Petersburg in Dinwiddie County, Virginia — The American South (Mid-Atlantic)
Confederate Winter Quarters
The Breakthrough Trail
— Pamplin Historical Park —
Small groups of soldiers banded together to share responsibility for preparing their temporary homes. Building styles and materials depended upon the skill and ingenuity of the residents themselves. The men cut down trees, “borrowed” lumber from nearby structures, and appropriated items such as barrels to make their huts as comfortable as they could. Six to eight men could share a hut this size.
The Confederates struggled against a variety of shortages during the last winter of the war. While drinking water could be found in nearby streams or shallow wells, food supplies proved erratic, and few Southern soldiers left even their best meals feeling entirely satisfied. Some regiments lacked
These privations, pessimism about the outcome of the war, and pleas from desperate families to come home all contributed to a growing desertion rate in the Confederate ranks. Still, the vast majority of Southern soldiers stood by their duty and their comrades as the advent of spring promised renewed fighting.
Erected by Pamplin Historical Park.
Topics. This historical marker is listed in this topic list: War, US Civil.
Location. 37° 10.85′ N, 77° 28.529′ W. Marker is in Petersburg, Virginia, in Dinwiddie County. Marker can be reached from Duncan Road (Virginia Route 670), on the left when traveling south. Marker is in Pamplin Historical Park, near the start of the Breakthrough Trail. Touch for map. Marker is in this post office area: Petersburg VA 23803, United States of America. Touch for directions.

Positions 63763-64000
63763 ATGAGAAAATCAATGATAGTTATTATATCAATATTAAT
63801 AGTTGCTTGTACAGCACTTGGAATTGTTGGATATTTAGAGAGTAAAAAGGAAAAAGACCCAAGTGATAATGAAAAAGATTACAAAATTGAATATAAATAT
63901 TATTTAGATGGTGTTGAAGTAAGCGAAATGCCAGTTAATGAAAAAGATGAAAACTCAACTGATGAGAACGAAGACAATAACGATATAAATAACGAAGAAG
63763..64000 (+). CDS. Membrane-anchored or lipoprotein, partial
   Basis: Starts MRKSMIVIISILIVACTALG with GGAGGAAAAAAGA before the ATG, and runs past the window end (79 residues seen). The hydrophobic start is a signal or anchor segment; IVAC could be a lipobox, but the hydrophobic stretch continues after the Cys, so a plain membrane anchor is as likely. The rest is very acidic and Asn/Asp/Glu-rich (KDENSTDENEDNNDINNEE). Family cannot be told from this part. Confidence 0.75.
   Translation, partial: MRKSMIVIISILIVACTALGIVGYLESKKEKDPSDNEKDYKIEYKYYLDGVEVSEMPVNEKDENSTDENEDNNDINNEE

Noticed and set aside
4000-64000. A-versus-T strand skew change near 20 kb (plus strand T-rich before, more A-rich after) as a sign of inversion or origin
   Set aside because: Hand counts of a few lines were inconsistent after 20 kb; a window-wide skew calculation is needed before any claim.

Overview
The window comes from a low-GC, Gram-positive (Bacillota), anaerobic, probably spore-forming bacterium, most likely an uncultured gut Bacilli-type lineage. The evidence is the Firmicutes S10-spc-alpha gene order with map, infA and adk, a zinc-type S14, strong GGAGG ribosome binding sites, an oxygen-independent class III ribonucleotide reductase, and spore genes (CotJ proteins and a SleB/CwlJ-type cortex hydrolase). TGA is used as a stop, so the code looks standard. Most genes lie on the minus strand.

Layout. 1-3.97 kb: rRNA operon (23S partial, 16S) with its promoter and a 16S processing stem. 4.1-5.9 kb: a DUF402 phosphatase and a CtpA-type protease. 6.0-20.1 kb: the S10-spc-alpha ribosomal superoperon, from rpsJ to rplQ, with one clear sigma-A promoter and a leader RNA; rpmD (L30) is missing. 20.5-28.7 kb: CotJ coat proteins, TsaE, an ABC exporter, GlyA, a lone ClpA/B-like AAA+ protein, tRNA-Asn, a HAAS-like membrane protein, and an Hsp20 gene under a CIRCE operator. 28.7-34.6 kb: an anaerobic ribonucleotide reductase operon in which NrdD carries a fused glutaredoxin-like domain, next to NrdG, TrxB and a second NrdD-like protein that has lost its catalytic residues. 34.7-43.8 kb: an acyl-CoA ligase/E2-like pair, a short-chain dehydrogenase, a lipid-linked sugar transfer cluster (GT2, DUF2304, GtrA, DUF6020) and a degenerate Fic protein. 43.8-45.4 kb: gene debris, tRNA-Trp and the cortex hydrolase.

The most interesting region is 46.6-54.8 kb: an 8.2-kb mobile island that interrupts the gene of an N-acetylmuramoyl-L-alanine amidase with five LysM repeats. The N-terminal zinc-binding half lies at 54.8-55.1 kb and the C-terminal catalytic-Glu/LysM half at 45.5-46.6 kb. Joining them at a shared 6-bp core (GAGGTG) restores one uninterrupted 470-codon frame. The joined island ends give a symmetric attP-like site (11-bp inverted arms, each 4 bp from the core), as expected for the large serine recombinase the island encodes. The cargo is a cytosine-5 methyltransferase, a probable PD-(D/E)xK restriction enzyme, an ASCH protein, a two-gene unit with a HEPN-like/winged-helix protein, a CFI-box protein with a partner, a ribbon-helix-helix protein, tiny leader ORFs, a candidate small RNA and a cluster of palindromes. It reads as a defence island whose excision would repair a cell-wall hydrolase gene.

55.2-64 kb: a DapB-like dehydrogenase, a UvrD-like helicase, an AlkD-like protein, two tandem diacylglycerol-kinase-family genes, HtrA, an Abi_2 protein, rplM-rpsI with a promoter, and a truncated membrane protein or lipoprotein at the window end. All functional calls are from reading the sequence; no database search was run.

Other nearby markers. At least 8 other markers are within walking distance of this marker. The Breakthrough Trail (within shouting distance of this marker); Confederate Winter Huts (within shouting distance of this marker); Petersburg Breakthrough Battlefield (within shouting distance of this marker); The Confederate Fortifications1st Lieutenant Octavius Augustus Wiggins (within shouting distance of this marker); McGowan’s South Carolina Brigade (about 300 feet away, measured in a direct line); Brother vs. Brother (about 400 feet away); Lieutenant Colonel George B. Damon (about 400 feet away). Touch for a list and map of all markers in Petersburg.
More about this marker. The top of the marker contains two war-time photographs of “Typical Civil War winter camps. During the winter of 1864-1865, this entire area would have been covered with scenes such as these, military communities consisting of McGowan’s 1,400 men. Archaeologists discovered the foundations of two of McGowan’s original soldier huts behind the Battlefield Center.”
Also see . . .
1. The Breakthrough Trail. Pamplin Historical Park website. (Submitted on January 18, 2009, by Bill Coughlin of Woodland Park, New Jersey.)
2. Breakthrough at Petersburg. The American Civil War website. (Submitted on January 18, 2009, by Bill Coughlin of Woodland Park, New Jersey.)
3. The Final Assault. The Civil War Siege of Petersburg. (Submitted on January 18, 2009, by Bill Coughlin of Woodland Park, New Jersey.)
Credits. This page was last revised on June 16, 2016. It was originally submitted on January 18, 2009, by Bill Coughlin of Woodland Park, New Jersey. This page has been viewed 1,740 times since then and 37 times this year. Photos: 1, 2, 3, 4. submitted on January 18, 2009, by Bill Coughlin of Woodland Park, New Jersey.